LORD OF THE KONGO by Peter Forbath


Email this review


 Forbath (The Last Hero, 1988, etc.), who died earlier this year, leaves a powerful valedictory based on the real and tragic events precipitated by Portugal's first lodgment in West Africa. In 1482, a caravel dispatched by the Portuguese king to find a sea route to the Indies makes a brief landfall near a mighty river called Zaire by the natives. Leaving the captain's page, 15- year-old Gil Eanes (who's been represented as a royal), to pay the crown's respects to the local chief, the ship sails away, never to return. A talented linguist, Gil impresses the chief and his younger son Mbemba; owing to the enmity of the tribe's juju man, however, he's exiled from the upcountry court to an offshore island well away from established trade routes. Ten years on, the lonely castaway finally flags down another Portuguese vessel. Gil (now with a son by Mbemba's younger sister) gets word of the arrival to Mbemba, who soon after seizes the throne. Eager to learn the art of writing and other of civilization's blessings for his people, the ambitious young prince embraces Catholicism and becomes a vassal of the Portuguese. A decade later, the Portuguese, anxious to settle their new province of Brazil, start casting about for slaves and settle on Mbemba's people, and the Portuguese monarch sends five well-stocked cargo craft to the Kongo (latter-day Zaire). While sanctimonious priests speak of saving souls and building cities on a hill, hard-eyed, well-armed Portuguese soldiers are scouting for bondsmen. Factions long mistrustful of Mbemba rise in rebellion; Gil dies; his son is enslaved; and the Portuguese seize control of the country. Mbemba's penance for the sin of vaulting ambition is to live on as slavers ravage his country and its people. A true adventure brought vividly to live amid the violent social, cultural, and religious conflicts that marked the Dark Continent's first contacts with Europe.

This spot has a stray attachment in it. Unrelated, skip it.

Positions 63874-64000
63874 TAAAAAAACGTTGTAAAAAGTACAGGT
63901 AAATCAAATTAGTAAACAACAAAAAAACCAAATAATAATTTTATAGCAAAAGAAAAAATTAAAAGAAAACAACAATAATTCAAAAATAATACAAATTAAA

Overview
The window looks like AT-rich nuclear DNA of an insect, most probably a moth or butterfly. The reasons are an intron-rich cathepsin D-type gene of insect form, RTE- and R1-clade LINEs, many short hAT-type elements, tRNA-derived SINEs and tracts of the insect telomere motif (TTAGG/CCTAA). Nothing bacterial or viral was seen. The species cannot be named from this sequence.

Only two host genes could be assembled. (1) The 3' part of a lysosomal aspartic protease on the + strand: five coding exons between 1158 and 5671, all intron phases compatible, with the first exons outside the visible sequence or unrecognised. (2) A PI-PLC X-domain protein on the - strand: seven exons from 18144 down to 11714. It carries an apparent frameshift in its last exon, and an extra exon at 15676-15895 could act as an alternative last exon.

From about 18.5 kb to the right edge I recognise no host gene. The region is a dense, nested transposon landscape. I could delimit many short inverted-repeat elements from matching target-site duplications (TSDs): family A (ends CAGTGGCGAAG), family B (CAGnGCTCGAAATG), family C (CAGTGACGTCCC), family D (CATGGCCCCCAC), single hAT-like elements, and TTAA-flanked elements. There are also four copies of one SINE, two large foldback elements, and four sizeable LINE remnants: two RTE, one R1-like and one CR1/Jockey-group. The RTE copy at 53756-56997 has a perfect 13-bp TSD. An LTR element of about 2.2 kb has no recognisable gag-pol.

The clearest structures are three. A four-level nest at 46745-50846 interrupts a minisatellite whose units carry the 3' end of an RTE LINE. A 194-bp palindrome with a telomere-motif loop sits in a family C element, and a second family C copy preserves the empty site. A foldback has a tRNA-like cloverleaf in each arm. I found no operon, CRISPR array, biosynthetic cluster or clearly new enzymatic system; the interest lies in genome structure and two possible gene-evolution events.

Pub Date: Nov. 1st, 1996
ISBN: 0-684-80951-6
Page count: 512pp
Publisher: Simon & Schuster
Review Posted Online:
Kirkus Reviews Issue: Sept. 15th, 1996